Coat of Arms
Popalis Family History
Pottsville Republican/Evening Herald
Destroyer named after Shenandoah Medal of Honor winner
In 35 years, USS Damato served from WWII through Cuban missile crisis
BY ED SCHREPPEL
Community Edition Editor
Seven months after accepting a Congressional Medal of Honor in Shenandoah awarded posthumously to her son, Frances Damato assumed another sad duty.
She traveled to New York harbor to christen a destroyer named in honor of Marine Cpl. Anthony P. Damato.
The USS Damato DD 871 in Naval records was a 2,400-ton ship built by the Bethlehem Steel Corp. at Staten Island, N.Y., and launched Nov. 20, 1945, just 21 months after Damato jumped on a Japanese grenade thrown into a foxhole on a Pacific atoll, sacrificing his life to save two comrades.
``Colorful Navy flags lined the ship from bow to stern,'' according to an account of the launching outlined in a history of the ship. ``A huge crowd waited in hushed silence.''
Frances Damato sent a gold-enmeshed Champagne bottle into the bow of the new ship, smashing the bottle into fragments.
As the destroyer slid into the water, ``Mrs. Damato's lips seemed to move in prayer a prayer that the Damato war ship would never know a war,'' according to the account.
No one knew the heartbreak of war better than she. Tony's heroic deed came three months after her oldest son, Capt. Neil J. Damato, a bombardier aboard the Flying Fortress ``Liberty Ship,'' was reported missing in action after a bombing mission over Germany. His body was never recovered.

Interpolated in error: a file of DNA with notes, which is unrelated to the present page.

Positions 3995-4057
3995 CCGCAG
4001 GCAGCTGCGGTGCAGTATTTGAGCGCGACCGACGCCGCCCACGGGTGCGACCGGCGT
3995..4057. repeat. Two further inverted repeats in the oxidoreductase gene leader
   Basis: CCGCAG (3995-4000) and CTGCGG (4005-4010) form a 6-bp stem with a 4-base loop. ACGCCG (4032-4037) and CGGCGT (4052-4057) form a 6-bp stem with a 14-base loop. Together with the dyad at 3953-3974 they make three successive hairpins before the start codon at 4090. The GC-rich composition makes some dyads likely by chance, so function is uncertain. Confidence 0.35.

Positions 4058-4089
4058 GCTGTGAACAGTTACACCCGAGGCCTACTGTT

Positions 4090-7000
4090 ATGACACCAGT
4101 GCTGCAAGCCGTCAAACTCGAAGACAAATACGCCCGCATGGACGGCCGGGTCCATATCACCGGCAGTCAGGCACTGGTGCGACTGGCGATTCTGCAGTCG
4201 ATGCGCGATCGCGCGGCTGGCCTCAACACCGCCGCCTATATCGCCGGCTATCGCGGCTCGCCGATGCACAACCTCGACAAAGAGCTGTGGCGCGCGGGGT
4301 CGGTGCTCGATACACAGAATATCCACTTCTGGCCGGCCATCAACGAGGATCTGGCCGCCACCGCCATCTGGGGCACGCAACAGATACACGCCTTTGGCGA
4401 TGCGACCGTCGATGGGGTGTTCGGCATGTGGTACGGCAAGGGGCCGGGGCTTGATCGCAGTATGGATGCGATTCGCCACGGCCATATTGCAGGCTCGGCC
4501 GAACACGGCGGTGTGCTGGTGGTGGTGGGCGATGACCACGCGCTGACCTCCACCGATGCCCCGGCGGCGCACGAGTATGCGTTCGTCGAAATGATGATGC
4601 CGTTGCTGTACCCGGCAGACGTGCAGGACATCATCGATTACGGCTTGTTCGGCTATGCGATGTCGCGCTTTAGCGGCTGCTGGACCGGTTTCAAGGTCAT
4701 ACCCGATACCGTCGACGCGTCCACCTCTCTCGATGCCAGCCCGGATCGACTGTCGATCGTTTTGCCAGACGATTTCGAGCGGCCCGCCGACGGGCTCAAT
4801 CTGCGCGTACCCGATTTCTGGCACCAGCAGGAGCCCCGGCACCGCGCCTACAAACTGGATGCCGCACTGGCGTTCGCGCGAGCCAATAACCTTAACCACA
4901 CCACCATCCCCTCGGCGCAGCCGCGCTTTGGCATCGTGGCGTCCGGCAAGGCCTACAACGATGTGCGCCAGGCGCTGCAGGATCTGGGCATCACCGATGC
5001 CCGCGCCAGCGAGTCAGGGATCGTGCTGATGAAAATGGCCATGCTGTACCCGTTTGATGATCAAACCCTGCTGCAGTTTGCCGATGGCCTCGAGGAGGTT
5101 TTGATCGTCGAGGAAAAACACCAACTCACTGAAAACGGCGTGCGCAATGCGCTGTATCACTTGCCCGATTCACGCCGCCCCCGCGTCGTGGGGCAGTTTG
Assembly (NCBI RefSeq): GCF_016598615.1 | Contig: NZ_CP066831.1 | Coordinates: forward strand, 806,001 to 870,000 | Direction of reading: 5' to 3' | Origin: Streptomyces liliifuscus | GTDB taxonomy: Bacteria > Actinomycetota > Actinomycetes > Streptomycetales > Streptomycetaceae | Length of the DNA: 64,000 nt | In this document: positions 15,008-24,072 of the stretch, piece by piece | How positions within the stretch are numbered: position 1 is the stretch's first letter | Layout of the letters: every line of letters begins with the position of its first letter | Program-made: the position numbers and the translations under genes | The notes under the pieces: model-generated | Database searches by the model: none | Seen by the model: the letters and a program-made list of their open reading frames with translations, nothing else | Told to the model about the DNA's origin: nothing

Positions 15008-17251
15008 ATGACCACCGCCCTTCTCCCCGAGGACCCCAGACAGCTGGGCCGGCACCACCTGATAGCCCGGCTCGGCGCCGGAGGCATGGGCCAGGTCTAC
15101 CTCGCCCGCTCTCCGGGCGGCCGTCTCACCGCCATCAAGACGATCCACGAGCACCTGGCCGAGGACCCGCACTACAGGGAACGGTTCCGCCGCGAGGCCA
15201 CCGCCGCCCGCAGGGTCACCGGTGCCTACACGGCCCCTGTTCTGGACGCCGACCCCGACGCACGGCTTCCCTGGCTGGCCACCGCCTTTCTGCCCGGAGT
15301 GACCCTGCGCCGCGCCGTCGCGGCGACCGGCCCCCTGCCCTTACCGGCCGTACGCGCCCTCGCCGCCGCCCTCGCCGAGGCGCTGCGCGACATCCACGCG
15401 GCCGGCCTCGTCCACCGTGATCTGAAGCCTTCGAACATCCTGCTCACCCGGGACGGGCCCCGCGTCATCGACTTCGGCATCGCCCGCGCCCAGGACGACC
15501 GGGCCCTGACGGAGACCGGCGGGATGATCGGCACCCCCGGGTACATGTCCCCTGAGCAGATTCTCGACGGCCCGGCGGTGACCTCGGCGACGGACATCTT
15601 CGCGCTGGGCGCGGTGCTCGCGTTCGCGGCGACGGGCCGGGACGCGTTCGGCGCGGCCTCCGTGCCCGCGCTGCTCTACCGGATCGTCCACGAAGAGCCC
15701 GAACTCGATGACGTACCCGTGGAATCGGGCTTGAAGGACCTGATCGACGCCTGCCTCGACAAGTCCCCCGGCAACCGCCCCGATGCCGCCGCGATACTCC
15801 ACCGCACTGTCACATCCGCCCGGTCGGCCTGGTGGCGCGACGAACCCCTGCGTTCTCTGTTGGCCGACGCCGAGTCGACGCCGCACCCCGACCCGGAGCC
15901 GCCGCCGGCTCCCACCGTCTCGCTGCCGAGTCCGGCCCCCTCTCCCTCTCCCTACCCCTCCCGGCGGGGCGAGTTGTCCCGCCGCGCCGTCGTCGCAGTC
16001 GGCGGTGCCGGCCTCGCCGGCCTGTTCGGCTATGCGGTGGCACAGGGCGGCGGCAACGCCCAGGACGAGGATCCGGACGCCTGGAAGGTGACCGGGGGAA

One of the brothers' sisters, Mary, said the family closely followed the missions of the destroyer, which they used to call, ``our ship.''
Reuning USS Damato crew members once visited the family homestead at Penn and Vine streets, bringing copies of the ship's history that also contained an account of Damato's heroic action in the Pacific.
During its 35 years as a commissioned ship, the USS Damato designed for anti-submarine warfare and convoy protection steamed throughout the Atlantic, the Mediterranean and the Caribbean.
In 1961, it was sent to intercept the freighter SS Santa Maria, which had been seized by Portuguese insurgents in an act that gained worldwide attention. The Damato ``was instrumental in having the freighter returned to its rightful owners,'' its historians wrote.
The Damato also participated in the 1962 blockade of Cuba when President Kennedy faced down Soviet leader Nikita Khrushchev in the tense Cuban missile crisis.
During 1967 the Damato saw its first wartime action in a seven-month deployment to Vietnam. It was fired on nine times during the tour and hit twice by enemy shore batteries, but no one aboard was injured.
Following a deployment to the Mediterranean in 1969, the Damato was placed on a reduced operating status until 1970, when it was redeployed to the Mediterranean for operations with the Sixth Fleet.
The ship underwent an overhaul in 1972 and then participated in operations along the eastern Atlantic seaboard, including fleet exercises and training exercises.
It's overall length was 390 feet, six inches. It could cruise at up to 35 knots and had six five-inch 38-caliber dual purpose guns, 10 21-inch quintuple torpedo tubes and 40mm anti-aircraft batteries.
During its Navy commission the ship was awarded a Battle Efficiency Plaque for its participation in 1952 Atlantic Fleet ``Convex II'' exercise, and three times received the Navy Service Occupation Medal.
In 1980, the Damato was decomissioned in a ceremony at Newport News, Va., attended by two of Cpl. Damato's brothers, Morris and Harry, and several past commanders of Shenandoah's Anthony P. Damato American Legion ``Medal of Honor'' Post 792.
Later, the ship was sold to Pakistan.
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